The most unexpected thing I’ve learned about being a woman is just how much power we have within us. We are often taught by society to focus on our weakness and limitations. However, the more women I meet, the more life I live, the more I read and learn, I am quickly learning that the strength of a woman is a multifaceted phenomenon with boundaries that can be pushed and shattered through necessity and self belief.
To me, feminism means working to ensure equity, both between the sexes and among women. Intersectional feminism is crucial to me, as experiences and limitations faced by women cannot be blanketed across race, culture or economic status, and therefore neither can the ways we go about solving them.
Finding inner freedom is an ongoing conversation with myself, and what it means changes in every context. I find that the boundaries and limitations I impose upon myself are those that hold me back the most, and so by realising them, acknowledging them and then working to dismantle them, I continue to work towards freedom.
The best song about being a woman is the poem Phenomenal Woman by Maya Angelou, the first thing that came to mind. Feel free to sing it loud and clear.
The women I admire most are my mother, grandmother and Maya Angelou -- phenomenal women in all senses of the word. They have deeply inspired my daily life. I have also met so many women on my travels who have blown me away with their resilience, passion, intuition, survival and talent. The everyday fighters I interact with are just as inspiring as famous names, so I try to stay as open and receptive as possible to encounters with strangers.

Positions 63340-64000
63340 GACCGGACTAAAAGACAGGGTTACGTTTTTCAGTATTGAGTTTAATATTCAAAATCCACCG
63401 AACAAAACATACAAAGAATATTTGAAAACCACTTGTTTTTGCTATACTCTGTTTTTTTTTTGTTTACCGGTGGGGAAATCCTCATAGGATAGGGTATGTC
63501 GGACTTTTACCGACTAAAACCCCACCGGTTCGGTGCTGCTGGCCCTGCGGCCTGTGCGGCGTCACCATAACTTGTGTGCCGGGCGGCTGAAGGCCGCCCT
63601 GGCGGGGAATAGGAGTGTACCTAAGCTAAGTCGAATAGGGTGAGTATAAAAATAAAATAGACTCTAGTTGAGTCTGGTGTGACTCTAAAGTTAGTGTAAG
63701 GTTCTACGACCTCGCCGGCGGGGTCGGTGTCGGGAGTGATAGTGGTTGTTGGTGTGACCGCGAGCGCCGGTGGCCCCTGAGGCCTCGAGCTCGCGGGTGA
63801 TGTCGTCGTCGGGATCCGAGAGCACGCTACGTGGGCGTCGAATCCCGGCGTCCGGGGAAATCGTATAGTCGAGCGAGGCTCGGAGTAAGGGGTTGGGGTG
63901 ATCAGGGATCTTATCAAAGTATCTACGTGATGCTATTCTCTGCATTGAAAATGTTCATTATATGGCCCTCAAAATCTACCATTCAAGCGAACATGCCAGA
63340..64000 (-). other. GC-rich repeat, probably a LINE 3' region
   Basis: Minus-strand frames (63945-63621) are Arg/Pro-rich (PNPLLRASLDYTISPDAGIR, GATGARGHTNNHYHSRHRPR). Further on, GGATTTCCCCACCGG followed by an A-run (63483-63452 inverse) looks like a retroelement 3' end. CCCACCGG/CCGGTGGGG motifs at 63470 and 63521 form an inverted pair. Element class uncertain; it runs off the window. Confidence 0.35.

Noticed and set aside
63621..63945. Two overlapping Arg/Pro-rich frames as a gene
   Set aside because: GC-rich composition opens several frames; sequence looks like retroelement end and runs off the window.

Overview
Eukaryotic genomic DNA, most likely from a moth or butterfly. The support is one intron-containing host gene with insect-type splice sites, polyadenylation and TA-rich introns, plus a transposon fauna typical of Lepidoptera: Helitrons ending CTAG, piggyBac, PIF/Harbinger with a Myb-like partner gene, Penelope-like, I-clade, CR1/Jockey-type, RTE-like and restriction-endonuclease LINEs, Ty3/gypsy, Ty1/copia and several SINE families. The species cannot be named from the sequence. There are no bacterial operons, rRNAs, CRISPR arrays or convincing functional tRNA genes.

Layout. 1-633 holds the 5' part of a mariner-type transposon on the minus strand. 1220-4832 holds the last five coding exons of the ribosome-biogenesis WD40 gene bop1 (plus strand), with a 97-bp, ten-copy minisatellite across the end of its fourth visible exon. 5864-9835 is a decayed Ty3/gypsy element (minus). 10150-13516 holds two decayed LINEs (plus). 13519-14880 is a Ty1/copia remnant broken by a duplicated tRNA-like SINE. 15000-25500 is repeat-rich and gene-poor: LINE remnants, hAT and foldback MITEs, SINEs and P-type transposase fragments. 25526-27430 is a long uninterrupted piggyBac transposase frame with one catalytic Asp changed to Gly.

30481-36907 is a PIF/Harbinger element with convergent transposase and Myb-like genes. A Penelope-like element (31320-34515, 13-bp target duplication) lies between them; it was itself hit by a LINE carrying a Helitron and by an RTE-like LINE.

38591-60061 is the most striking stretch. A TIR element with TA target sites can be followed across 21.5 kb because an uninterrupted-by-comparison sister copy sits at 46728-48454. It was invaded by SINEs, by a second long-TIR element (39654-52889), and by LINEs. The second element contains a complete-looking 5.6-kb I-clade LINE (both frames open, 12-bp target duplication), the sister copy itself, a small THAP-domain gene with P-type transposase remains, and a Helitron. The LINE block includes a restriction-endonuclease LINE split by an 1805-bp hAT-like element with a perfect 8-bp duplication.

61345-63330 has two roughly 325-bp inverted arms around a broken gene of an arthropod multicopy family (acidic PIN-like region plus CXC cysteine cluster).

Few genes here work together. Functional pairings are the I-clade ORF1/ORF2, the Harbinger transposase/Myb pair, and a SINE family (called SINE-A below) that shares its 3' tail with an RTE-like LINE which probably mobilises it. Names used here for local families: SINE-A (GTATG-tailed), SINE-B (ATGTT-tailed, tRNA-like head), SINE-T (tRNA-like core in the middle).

The best thing about getting older is learning to slow down and be present in the moment. I’m still a long way from perfect at it, but it is refreshing to start to let go of certain pressures and anxieties that came with youth, and to place my fears within a wider perspective than I used to.
The biggest lie about getting older is that it’s scary. It’s wonderful! I’m slowly working through the confusion and learning to enjoy the challenges.
I feel like a grown-up most when I’m paying bills and doing a food shop alone.
If I could be another woman for a day I would love to experience having an incredible voice, so I would be Etta James in the 60s. I’d belt out every conversation, write a hit or two, perform at an arena and then have dinner with some other contemporary legends.
I’m happiest when I’m immersed in nature with my partner. Ideally sitting outside a cosy cabin in the middle of nowhere, free from technology, the sun blazing, with an incredible book and fire pit for an evening under the stars.
Love looks like the moment after the sun dips below the horizon and the whole sky transforms.
Love feels like the heat on my skin when stepping out of a tropical ocean.
Love smells like wild roses stumbled upon on a long country walk.
Lateefah Simon asks: How do you get closest to “the divine”? Personally I feel closest to “the divine” when I am connected to nature and tapped into the energy forces that flow among living things and the universe we inhabit. I also find it healing and transformative to connect to, and feel the divine feminine flow within myself and other women.
My question for the next woman doing this column would be: What acts of self care help keep you above water?
Photography Finn Constantine
Make-up Charlotte Yeomans
This article originally appeared on i-D UK.